A site inspired by Paul Erdos that features exercises, stories, and activities designed to prepare students for problems dealing with graphs, knots, sorting networks, and finite state machines.
- Introduction to graph theory: "We say that a graph is coloured if you can colour the nodes (the circles) different colours so that if there is an edge (a line) between two nodes, they need to be different colours. Try to colour a graph with as few colours as possible."
- Stories: ... "Space Rollercoasters were fun... Since the tubes were flexible, they could change shape as you slid through them!..."
- Activities - "Making knots with people: we can think of the knot as going through the arms and between the shoulders of all the people in the knot...."
- Exercises: "A dominating set is a set of vertices of a graph such that every vertex in the graph is either in the set or a neighbor of one of the members of the set. What is the size of the smallest dominating set of this graph?"
- Tutorials: "The fundamental problem in knot theory is deciding whether two knots are the same. We'll take a look at how mathematicians define what a knot is, what they mean when they say that two knots are the same, and different ways to construct a knot."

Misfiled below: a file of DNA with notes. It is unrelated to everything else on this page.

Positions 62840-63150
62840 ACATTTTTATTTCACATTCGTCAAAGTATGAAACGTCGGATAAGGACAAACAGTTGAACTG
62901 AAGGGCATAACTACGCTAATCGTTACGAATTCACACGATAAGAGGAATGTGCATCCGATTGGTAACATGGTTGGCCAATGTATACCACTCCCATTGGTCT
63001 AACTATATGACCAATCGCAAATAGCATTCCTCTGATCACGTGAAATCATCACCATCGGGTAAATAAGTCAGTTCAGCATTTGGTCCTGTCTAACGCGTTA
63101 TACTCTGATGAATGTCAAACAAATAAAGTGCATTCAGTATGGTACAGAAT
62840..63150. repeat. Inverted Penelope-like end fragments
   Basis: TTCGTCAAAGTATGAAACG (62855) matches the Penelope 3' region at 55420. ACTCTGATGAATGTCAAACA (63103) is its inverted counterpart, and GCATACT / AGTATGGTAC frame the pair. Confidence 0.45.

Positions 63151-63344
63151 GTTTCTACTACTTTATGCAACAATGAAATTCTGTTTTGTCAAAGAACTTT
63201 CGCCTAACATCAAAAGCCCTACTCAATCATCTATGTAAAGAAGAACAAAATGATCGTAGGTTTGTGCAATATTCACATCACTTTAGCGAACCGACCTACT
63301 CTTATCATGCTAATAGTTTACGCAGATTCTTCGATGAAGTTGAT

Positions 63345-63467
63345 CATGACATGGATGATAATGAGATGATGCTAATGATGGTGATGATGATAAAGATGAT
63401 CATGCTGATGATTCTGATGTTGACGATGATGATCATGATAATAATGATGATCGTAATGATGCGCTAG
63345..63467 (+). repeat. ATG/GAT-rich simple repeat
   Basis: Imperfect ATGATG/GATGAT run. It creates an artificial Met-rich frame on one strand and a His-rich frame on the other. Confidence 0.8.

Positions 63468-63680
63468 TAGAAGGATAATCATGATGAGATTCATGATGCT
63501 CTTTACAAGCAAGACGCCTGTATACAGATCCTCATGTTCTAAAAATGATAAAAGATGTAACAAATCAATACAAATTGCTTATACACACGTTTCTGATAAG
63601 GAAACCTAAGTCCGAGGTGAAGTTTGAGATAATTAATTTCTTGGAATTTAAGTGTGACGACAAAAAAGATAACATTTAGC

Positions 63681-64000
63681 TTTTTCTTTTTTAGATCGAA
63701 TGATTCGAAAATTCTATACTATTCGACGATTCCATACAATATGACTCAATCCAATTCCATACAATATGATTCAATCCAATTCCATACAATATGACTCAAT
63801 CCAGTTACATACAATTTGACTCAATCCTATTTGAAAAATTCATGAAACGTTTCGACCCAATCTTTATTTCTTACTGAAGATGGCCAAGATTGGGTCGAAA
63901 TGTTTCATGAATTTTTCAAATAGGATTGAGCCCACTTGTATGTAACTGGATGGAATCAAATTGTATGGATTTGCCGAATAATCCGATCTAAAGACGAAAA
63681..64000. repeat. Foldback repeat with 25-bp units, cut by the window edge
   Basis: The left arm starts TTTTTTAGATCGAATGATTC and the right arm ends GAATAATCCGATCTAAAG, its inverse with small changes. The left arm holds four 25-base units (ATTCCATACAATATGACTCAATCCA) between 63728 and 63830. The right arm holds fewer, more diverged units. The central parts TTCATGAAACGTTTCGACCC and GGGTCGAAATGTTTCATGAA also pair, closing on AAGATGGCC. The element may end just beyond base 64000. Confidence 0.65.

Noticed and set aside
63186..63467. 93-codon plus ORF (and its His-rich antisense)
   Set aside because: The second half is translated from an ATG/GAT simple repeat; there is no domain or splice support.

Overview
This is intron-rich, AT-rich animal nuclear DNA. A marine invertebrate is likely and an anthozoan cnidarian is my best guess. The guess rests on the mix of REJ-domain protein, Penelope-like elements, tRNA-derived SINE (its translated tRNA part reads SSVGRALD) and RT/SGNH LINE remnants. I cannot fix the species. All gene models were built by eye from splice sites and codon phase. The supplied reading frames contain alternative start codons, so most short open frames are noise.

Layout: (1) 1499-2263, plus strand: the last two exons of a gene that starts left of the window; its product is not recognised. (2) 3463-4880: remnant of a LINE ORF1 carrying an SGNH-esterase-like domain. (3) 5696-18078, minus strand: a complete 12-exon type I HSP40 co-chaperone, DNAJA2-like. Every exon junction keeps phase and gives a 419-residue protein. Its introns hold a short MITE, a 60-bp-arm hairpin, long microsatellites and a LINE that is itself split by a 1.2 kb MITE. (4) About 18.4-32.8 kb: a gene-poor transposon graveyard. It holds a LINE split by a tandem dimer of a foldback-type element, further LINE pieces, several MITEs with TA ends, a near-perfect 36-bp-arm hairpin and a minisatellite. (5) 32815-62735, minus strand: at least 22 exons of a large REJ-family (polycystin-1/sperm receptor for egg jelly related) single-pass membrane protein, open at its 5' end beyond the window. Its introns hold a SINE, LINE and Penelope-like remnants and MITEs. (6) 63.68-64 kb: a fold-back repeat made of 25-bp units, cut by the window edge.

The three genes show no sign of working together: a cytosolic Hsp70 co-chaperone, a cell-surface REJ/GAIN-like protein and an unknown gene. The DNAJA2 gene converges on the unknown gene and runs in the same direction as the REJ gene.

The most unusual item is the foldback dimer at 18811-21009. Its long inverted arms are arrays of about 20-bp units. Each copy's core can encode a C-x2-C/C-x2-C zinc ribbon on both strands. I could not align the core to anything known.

An illustrated glossary and a number of open questions are also available. To familiarize yourself with the site, take the MathMania tour:
Citing 3 newspaper articles and clippings about mathematics, Susan Addington's initial August 11, 1997 post generated discussions on topics including MathLand; mental computation, estimating, and number sense as compared with paper and pencil calculations and calculators; and textbooks and free enterprise.